Verbal Reduplication in Anatolian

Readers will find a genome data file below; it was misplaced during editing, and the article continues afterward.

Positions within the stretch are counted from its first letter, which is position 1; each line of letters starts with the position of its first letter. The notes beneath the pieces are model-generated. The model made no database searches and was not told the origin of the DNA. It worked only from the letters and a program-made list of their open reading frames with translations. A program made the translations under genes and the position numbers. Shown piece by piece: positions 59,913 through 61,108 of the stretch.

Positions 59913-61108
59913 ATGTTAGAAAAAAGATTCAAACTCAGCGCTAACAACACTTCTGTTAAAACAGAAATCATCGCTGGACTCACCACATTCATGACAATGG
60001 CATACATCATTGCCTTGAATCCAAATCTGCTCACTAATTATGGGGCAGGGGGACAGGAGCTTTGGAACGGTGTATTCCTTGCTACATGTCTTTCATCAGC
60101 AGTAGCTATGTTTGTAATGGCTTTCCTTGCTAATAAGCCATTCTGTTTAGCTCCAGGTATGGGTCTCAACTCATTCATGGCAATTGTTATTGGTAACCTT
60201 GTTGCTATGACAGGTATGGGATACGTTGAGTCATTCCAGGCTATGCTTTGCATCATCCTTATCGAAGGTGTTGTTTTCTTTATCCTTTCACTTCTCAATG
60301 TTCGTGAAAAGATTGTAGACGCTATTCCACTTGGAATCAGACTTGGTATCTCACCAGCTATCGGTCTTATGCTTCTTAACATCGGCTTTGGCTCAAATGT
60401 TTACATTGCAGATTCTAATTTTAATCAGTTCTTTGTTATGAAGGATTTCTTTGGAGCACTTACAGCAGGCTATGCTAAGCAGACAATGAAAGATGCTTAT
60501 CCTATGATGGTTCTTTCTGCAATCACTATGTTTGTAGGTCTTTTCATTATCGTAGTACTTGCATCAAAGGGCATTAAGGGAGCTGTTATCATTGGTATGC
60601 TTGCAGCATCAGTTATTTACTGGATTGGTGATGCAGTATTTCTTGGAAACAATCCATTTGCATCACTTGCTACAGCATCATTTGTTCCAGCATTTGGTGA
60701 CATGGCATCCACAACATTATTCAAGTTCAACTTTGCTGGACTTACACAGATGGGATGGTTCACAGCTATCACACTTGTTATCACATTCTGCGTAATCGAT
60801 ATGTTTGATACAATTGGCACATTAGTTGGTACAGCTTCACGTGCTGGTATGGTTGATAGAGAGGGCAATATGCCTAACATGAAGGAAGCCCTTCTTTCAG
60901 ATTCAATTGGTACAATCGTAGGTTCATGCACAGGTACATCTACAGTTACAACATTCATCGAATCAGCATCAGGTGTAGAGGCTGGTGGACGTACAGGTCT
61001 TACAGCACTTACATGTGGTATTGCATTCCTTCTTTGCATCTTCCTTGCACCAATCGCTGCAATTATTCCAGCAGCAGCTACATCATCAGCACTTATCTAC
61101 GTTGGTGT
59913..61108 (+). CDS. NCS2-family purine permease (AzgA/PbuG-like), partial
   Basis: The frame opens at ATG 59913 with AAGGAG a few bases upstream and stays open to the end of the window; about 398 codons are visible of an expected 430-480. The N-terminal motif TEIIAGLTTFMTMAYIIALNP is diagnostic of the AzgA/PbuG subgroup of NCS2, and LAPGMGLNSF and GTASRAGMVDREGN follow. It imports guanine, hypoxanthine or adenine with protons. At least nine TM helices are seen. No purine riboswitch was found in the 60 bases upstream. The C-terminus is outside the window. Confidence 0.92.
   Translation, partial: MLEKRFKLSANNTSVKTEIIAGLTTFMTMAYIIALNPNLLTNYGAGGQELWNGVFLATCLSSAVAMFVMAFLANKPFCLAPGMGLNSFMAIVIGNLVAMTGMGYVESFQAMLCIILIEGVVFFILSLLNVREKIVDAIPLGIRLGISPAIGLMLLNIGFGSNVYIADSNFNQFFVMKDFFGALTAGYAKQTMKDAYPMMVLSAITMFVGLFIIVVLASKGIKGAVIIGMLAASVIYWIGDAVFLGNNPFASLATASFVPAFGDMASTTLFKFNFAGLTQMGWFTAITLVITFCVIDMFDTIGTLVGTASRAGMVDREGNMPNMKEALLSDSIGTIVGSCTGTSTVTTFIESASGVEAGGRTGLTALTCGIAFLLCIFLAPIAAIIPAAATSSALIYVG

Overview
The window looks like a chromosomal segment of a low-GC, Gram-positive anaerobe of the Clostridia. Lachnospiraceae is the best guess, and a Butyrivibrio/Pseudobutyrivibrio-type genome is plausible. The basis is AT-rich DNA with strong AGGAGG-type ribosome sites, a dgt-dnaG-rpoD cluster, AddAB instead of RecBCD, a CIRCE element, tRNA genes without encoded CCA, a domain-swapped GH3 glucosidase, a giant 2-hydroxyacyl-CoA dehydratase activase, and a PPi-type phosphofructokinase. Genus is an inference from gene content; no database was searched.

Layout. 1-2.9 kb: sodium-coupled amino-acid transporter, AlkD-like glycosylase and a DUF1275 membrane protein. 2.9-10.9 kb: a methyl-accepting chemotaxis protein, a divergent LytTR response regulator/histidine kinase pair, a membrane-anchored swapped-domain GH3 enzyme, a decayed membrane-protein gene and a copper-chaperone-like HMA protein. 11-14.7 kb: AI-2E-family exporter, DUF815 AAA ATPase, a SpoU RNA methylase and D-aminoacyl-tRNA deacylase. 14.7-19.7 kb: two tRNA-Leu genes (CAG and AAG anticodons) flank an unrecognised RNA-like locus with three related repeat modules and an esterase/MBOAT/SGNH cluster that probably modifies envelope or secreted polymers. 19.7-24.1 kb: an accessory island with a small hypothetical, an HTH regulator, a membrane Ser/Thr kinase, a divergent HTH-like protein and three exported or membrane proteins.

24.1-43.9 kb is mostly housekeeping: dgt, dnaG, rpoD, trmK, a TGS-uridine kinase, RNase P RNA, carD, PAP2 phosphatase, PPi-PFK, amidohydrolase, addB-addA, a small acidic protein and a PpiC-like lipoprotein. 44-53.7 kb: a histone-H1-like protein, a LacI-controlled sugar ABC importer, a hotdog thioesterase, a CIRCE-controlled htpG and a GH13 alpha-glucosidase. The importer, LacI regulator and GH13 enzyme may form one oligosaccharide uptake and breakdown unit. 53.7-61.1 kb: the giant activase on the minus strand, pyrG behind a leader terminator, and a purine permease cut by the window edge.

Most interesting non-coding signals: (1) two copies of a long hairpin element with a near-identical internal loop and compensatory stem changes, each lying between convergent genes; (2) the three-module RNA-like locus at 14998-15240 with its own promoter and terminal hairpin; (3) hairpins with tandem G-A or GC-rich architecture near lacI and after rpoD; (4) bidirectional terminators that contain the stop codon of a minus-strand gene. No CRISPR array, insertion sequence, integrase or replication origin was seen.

Scholars have long suspected that the verbal reduplication patterns reflected in the Anatolian languages encode typologically expected imperfectivity and iconic expressivism. At the same time, Indo-Europeanists have looked to the Anatolian languages for relics of archaic reduplicated categories of marked semantics and shape. This dissertation provides a comprehensive examination of the forms and functions of the various Anatolian reduplicated verbs attested in the Hittite, Luvian, and Lycian languages. Following a typological survey to establish what exactly the “expected” semantics of reduplication in a verb are, the study then provides sketches for the semantics of all known Hittite, Luvian, and Lycian reduplicated verbs of sufficient attestation to do so. I then examine the formal history of all attested Anatolian reduplicated verbs, projecting their preforms as far back as able, and divide them according to their reduplicative patterns, commenting on the relative productivity of each. In the end, typologically trivial partial copy vowel reduplication proves to be the most productive pattern of verbal reduplication in the Anatolian languages, commonly used with habitual, durative, iterative, and other universally expected imperfective nuances. The same semantics obtain in the more marginal but also productive /i/-reduplication, a formal pattern inherited from Proto-Indo-European. Similarly inherited /e/-reduplication persists in some forms, with the same semantics seen in other partial reduplicative patterns in Anatolian. The majority of “expressive” reduplicated verbs are unpaired synchronically with a base stem, and frequently show full root reduplication. There are a handful of “intensive” reduplicated verbs with full root reduplication and a “linking” /i/, which may or may not be parallel to Vedic intensives of similar shape. The evidence overwhelmingly proves that the accent was firmly on the reduplicant in every category. A number of interesting facts emerge in the exploration of the Anatolian data. We see perhaps the emergence of new reduplicative categories in Hittite asās- / ases- and Lycian ppuwe-, while the distribution of Anatolian /i/-reduplication and the phonological history of /e/-reduplication has implications for the reconstruction of the Proto-Indo-European verbal system.